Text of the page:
I have at least a dozen other jobs that I NEED to do but I just have to get a little time in my garden today.
Yesterday, Neil and I went to a luncheon/sales pitch in a nearby small town for organic farmers/gardeners. I have always had those "radical leanings" and I try to go as organic as I can but I am just not going to do the record keeping and hoop jumping that is required to be certified. I am also not a "purist". If the choice is to lose a crop/animal or use "conventional" non organic practices, I am using whatever I need to get the job done.
There have been several things that I have wanted to try or longed to use but they were not readily available to buy in our area. Ordering and having it shipped in has just been way more than I could afford to do. I am absolutely giddy with the possibilities now! I brought the catalogs home and I am hoping to carve out some time this weekend to form a plan. Neil and I plan to start with the garden/produce aspects of the farm and then begin working on the pasture/grazing part.
Since we are pretty much broke and need the income from our farm ground, our neighbor is going to keep farming it for at least another year. He has agreed to let me have a "strip" of the farm ground closest to the barn to use for my larger gardening projects. Unfortunately, I know that is a risky business. The co-op sprays his fields and they are....... careless. That is the most gracious word I can use when referring to this bunch. Other than paying my portion of the fertilizer bill, I refuse to do any business with them. I will drive out of my way and pay double the price for whatever it is I need, rather than spend a dime with them.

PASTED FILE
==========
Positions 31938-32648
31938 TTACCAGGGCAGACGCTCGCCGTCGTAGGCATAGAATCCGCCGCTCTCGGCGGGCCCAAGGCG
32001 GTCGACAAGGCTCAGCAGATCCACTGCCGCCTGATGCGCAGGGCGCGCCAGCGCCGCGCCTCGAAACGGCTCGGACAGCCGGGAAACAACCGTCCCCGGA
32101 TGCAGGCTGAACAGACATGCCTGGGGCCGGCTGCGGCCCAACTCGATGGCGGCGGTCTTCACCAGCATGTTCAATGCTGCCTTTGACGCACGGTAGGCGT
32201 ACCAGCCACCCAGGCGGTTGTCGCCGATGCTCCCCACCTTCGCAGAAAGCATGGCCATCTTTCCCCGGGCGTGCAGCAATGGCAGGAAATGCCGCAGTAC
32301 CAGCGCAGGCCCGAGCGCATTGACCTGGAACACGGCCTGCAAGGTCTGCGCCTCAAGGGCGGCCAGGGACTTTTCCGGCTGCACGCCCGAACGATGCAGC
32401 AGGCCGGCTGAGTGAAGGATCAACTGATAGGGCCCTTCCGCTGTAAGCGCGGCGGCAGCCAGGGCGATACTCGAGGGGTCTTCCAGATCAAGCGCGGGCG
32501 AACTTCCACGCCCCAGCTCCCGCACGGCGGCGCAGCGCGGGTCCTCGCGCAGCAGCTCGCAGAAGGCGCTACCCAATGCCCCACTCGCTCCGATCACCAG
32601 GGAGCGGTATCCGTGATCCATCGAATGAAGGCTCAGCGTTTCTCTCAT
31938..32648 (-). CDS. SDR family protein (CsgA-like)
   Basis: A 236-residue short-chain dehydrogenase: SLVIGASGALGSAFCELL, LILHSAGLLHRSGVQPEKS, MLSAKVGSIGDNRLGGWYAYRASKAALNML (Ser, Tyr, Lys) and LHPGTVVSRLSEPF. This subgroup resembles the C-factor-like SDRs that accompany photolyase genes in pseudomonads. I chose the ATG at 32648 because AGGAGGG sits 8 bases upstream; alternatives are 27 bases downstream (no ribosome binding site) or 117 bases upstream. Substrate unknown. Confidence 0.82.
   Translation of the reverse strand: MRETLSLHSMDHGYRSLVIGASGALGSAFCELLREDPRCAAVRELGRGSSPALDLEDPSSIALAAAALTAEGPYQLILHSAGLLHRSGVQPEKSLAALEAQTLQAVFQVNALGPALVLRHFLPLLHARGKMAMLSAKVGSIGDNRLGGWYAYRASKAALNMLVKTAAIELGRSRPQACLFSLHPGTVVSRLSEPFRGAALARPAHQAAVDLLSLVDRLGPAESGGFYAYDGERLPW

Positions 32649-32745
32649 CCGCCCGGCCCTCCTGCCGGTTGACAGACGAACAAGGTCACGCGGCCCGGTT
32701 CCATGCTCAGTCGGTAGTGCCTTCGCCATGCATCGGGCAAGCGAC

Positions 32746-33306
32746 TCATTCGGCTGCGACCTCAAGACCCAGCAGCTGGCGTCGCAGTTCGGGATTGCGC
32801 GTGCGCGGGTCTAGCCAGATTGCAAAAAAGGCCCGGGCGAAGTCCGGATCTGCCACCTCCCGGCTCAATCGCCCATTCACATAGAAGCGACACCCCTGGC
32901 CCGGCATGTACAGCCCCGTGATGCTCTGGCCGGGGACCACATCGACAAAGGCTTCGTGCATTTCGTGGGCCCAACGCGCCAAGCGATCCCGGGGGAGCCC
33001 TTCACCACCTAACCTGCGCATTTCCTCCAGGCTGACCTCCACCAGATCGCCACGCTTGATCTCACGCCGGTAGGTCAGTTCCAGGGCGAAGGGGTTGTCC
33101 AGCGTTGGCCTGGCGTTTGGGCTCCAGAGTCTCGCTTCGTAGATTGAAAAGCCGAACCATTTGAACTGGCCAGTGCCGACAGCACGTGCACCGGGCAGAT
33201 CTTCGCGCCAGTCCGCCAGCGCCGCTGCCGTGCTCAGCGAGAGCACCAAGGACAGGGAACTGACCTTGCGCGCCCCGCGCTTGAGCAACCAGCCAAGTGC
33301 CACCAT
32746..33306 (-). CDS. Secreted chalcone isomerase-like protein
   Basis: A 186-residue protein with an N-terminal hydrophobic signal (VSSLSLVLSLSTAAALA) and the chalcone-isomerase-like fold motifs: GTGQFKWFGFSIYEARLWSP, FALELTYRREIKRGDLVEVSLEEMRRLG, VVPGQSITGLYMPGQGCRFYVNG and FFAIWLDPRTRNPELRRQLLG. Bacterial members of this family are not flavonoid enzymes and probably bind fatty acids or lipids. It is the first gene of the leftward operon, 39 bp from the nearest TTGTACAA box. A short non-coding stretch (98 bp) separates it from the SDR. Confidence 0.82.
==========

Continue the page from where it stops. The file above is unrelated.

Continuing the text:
The risk is that what ever I plant stands a pretty darn good chance of getting zapped with Round Up or whatever else they may be spraying. They do not give a darn about drift or wind direction. Last year, I had planted a small pasture with a special grazing mix and the Round Up drift wiped out over half of it. When I confronted them about it, the manager just grinned at me and told me those things happen some time......
Would you please take a look at my old friend/enemy, Brindle?? Doesn't she look marvelous for a cow that is 10 plus years old? And nursing a big calf! When I last posted about her, you will remember that she was at the top of the cull list because of her cantankerous nature........ looks like she is going to get a reprieve. Another cow, Lou, had a beautiful white face heifer calf earlier this week. Unfortunately, Lou has made it to the top of the cull list. She has what is known as a "bad toe". It just stays a little swollen and occasionally she has a limp. We have checked it out when we had the cows up being wormed and re-tagged. I am pretty sure it is from the fungal endophyte in Fescue grass. She had it when I bought her and it is probably the reason she was sold at the stock yards. Not much that can be done about it and she will eventually go completely lame. She is still getting around and this is the second calf that she has had for us. Even so, we can't take a chance on her going down out in the pasture. As soon as this calf is raised, we will sell her as a "kill cow" at the stockyard. No sense in passing on this problem to somebody else.
All this means that Brindle gets to stay here a little longer. We have to keep our cows numbers up to generate calf sales and income.
The plotting and planning and re-arranging in my life never seems to end!